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   A Calendar of Resistance
Reviewed by Sudhirendar Sharma
15 Feb 2010

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Dissent strengthens democracy

At a time when opportunism is everything, when hope seems lost and when everything boils down to a sinister business deal, there emerges a ray of hope through collective dissent and peaceful resistance. It repeats itself often to lend belief in reclaiming justice, freedom and dignity. It makes common cause the driving force to understand how this big old machine called government works, by whom and for whom. It reinforces belief in democracy through an act of dissent.

The recent Bt Brinjal controversy has not only built upon the continuum of 'social resistance' but has reclaimed public space for enforcing decision in favor of larger public good. While one may not be convinced that public control by itself solves the problem but it sets the framework for transparency. Given the fact that we are operating in a risk culture where knowledge can never be certain or predictable, amplifying voices of teeming millions is critical to responsive governance. Without doubt, we need new notions of responsibility, accountability, prudence and propriety to bridge the public-private divide.

A Calendar of Resistance, a single point source for references on social movements, chronicles movements of all kinds - against social deprivation, against mindless development and against cultural oppression. The first-ever compilation of the kind will serve a primary research tool as well as an inspiration for furthering the work that has already taken place. More importantly, the book reflects that the silent majority has incredible energy to rewrite history. Such movements provide a glimmer of hope in an era when despondency is writ large on a majority. How we respond will determine the democracy of the future!

A Calendar of Resistance - Resource Book, Intercultural Resources, New Delhi, 120 pages, Price not quoted


 
 Other books reviewed by Dr Sudhirendar Sharma
Features > Book Shelf
 
Spoiling Tibet
Posting Date: 28 Feb 2014

A Journey in the Future of Water
Posting Date: 28 Feb 2014

Yamuna Manifesto
Posting Date: 28 Feb 2014

 
Corruption Watch

The bad news is that corruption has not only sustained but has grown in size and stature in the country. With scams being a regular feature, seventy per cent respondents in a survey have rightfully opined that corruption has continued to increase in India. One in every two interviewed admit having paid a bribe for availing public services during last one year. Transparency International's latest survey reveals that the political parties top the chart for the most corrupt public institutions, followed by police force and legislatures. No wonder, India continues to make new records on the global corruption arena!

The shocking revelation is that the health and education sectors haven't remained untouched by this phenomenon. With 5th and 6th positions respectively for these sectors on the public perception chart on corruption, corruption has crept insidiously into these sectors of hope for the masses. With bureaucracy being fourth in the list of corrupt institutions in the country, corruption seems to have been non-formally institutionalized with little hope if public services would ever be effective in the country. With economic growth having literally institutionalized corruption, are we now expecting corrupt to be socially responsible - a different CSR.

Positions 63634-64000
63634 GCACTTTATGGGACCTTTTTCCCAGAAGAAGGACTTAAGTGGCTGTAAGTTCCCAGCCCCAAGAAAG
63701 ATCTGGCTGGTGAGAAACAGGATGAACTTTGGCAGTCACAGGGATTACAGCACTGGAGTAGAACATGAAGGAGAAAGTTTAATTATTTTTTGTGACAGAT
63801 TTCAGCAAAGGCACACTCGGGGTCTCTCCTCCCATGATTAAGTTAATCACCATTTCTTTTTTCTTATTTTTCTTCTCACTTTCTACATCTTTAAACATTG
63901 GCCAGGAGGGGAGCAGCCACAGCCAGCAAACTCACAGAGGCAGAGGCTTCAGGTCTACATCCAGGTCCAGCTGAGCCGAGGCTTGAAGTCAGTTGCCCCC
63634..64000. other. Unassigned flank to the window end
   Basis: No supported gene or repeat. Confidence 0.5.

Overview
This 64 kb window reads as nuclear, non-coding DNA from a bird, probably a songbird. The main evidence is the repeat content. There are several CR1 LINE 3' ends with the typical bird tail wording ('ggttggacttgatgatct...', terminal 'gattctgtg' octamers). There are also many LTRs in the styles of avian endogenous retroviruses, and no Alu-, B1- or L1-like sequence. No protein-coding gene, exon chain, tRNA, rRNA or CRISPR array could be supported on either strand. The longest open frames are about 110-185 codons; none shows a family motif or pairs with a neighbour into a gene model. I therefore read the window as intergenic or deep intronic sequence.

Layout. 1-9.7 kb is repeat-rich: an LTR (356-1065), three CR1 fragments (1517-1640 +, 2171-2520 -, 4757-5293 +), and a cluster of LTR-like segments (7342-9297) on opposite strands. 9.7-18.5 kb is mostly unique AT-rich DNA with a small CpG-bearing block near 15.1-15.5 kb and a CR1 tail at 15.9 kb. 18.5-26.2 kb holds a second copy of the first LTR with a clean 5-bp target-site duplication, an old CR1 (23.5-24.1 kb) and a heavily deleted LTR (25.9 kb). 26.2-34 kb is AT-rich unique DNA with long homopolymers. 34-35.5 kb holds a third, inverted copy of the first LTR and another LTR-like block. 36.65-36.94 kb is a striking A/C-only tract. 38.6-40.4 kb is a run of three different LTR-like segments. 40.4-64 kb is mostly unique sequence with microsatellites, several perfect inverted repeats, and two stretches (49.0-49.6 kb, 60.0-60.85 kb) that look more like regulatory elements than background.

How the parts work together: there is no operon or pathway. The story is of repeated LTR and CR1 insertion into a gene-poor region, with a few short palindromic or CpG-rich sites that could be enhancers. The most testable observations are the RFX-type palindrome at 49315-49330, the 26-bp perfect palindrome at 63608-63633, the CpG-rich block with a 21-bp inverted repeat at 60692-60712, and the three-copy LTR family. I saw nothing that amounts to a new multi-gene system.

Poor. Who?

Not giving 'aid' to India is one thing but calling it 'rich' is quite another. If one in three of the world's malnourished children live in India, what does average daily income of $3 indicate? It perhaps means that there is a relative decline in poverty - people are 'less poor' than what they used to be in the past. But having crossed the World Bank arbitrary threshold of $2 a day does not absolve the 'developed' countries of their obligation to part with 0.7 per cent of their Gross National Income in development aid. Should this three-decade old figure not be revised?  

An interesting debate in UK's House of Commons delved on future of development assistance by the British Government. While prioritizing limited resources has been a concern, there has been no denying the fact that development aid must be guided towards tangible gains over a short period of time to start with. There are difficult choices for elected governments to make - should they invest in long-term primary education or in short-term university scholarships? Which of these will bring gains and trigger long-term transformation in the society. As politicians continue to be divided on the matter, poverty persists!!   

Lead View
People, Partition and the Pain
By Rina Mukherji
15 Aug 2013

Dr Jayanti Basu's book analyzes the complex feelings of hatred and longing for the homeland that have contributed to shaping the personalities of a generation of people who were forced to ..
Book Shelf

Yamuna Manifesto

A Journey in the Future of Water

Spoiling Tibet

On Western Terrorism
Commentators
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Carmen Miranda
Pandurang Hegde
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